The G7 also proposed lowering the debt-to-government-revenue ratio from 280% to 250% for countries that qualify. Countries could qualify if their exports are more than 30% of Gross Domestic Product (GDP) (previously 40%) and government revenue more than 15% of GDP (previously 20%). The G7 partially recognized that governments must rely primarily on their own revenues, not the country's export earnings, to service the debt. But the proposed new ratios are still based on political calculations, not the needs of the debtor countries and their citizens, and are still too high for many of the world's poorest countries. The amount of debt a government can afford to service should be calculated only after the basic needs of its people have been met. This is the principle adhered to in domestic bankruptcy procedures; it places the
survival of the debtor before the repayment demands of creditors. Despite statements affirming the need for sustainable development, the G7 continue to define the need for and amount of debt cancellation primarily in terms of "debt sustainability" as defined by creditors only, rather than on sustainable development criteria.
On the relationship between debt reduction and poverty eradication, the Initiative is at best ambiguous and possibly a step backwards. Every debt campaign has argued for debt cancellation for poorest countries as an essential first step toward poverty eradication. The G7 took this theme and gave it an unwelcome twist, instructing the IMF and World Bank to help poor country governments develop poverty-reduction plans. This looks like paternalism. Many groups question the more central role proposed for the IMF in designing poverty reduction plans, since it has a largely negative track record on ensuring sustainable development.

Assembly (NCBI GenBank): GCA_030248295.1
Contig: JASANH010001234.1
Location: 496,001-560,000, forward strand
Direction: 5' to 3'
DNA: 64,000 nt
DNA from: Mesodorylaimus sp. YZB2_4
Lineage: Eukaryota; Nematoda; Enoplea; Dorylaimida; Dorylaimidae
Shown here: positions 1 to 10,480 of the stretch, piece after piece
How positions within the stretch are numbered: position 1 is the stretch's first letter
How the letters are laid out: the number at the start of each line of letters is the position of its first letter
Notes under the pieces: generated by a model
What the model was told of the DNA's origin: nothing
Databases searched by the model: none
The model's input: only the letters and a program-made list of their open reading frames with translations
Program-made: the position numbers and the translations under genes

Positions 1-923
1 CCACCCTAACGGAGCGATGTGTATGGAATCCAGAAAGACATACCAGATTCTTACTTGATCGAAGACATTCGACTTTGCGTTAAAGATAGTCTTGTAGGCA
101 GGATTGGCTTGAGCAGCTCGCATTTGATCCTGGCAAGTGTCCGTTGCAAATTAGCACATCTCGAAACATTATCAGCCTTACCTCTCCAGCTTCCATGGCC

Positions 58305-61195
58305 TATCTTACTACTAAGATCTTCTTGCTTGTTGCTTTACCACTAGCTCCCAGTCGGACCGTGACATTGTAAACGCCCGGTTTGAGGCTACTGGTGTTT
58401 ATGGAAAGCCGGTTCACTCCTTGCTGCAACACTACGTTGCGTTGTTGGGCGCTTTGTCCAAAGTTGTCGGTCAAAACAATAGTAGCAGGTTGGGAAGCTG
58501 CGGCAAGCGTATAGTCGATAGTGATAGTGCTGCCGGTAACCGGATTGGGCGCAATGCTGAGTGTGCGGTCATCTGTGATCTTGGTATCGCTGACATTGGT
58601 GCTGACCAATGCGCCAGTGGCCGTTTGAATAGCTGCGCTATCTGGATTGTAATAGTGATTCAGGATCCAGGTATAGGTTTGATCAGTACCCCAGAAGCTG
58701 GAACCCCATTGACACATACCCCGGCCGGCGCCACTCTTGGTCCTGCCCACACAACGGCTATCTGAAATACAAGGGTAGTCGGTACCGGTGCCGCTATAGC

Jubilee South, in a 19 June 1999 Press Release, said in response, "Jubilee South rejects the Koln debt initiative as a cruel hoax...For moral reasons, the debt of the South is illegitimate. Furthermore, it has been paid over and over again. ... We demand total, unconditional cancellation of all the debt of the South." CAFOD-UK (Catholic Church overseas development agency for UK) said, "(the Initiative) just isn't enough to make a major impact. Although it appears a lot on paper, in reality it will leave many countries still pending more on debt servicing than on health and education of their children"
Most inter-governmental loans have in the past taken place in secret, often for dubious purposes; all future international loans need to become totally open and transparent, as a mandatory requirement. Creditors need to become accountable and responsible for bad lending decisions. There is need for an international bankruptcy law, whereby unpayable debt in the future is acknowledged and written off. IMF and the World Bank need to release all regulatory demands. Controls need to be established to regulate future international lending, both by governments and by international financial institutions. There needs to be introduced taxes upon short-term and speculative lending. Loans to the poorest nations need to be governed by a Southern government coalition working together with civil society, in a way that aims for transparency, exposure of corruption, long-term economic and environmental sustainability and poverty alleviation.
The goal of major creditor countries and the IMF, has in the past focused upon ensuring debt sustainability targets; this policy needs to be reversed to ensure sustainable development. The real answer is to find ways, through participatory processes, to ensure that the resources newly available from debt relief are used for poverty reduction and other socially useful expenditures. Sound economic and social policies are vital; but these policies must be crafted with broad public participation and must protect the most vulnerable. Debt cancellation should be implemented in ways that widely benefit ordinary people and not just economic elites, corrupt public officials and military establishments. Unconditional debt cancellation is an essential beginning, but it is just one of many measures necessary to reverse the global problem of poor nation debt.
(This chapter has been prepared and edited from research material available on the website for Jubilee 2000/USA. Anyone desiring more extensive information and news on unfolding developments is recommended to link into this most informative site. Website: www.j2000usa.org/j2000 ) -- David Keane, "The Global Debt Problem," being section 42 of a book he is writing, 17 October 1999.